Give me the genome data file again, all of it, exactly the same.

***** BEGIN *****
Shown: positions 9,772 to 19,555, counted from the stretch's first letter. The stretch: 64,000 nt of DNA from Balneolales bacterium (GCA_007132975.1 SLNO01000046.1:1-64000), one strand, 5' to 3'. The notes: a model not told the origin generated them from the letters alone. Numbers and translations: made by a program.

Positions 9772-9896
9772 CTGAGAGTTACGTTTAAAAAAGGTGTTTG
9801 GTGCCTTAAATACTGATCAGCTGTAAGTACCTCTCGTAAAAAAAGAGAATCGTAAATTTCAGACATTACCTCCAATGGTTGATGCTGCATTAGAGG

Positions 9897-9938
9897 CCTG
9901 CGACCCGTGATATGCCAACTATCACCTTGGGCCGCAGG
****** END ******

Shown: positions 9,772 to 19,555, counted from the stretch's first letter. The stretch: 64,000 nt of DNA from Balneolales bacterium (GCA_007132975.1 SLNO01000046.1:1-64000), one strand, 5' to 3'. The notes: a model not told the origin generated them from the letters alone. Numbers and translations: made by a program.

Positions 9772-9896
9772 CTGAGAGTTACGTTTAAAAAAGGTGTTTG
9801 GTGCCTTAAATACTGATCAGCTGTAAGTACCTCTCGTAAAAAAAGAGAATCGTAAATTTCAGACATTACCTCCAATGGTTGATGCTGCATTAGAGG

Positions 9897-9938
9897 CCTG
9901 CGACCCGTGATATGCCAACTATCACCTTGGGCCGCAGG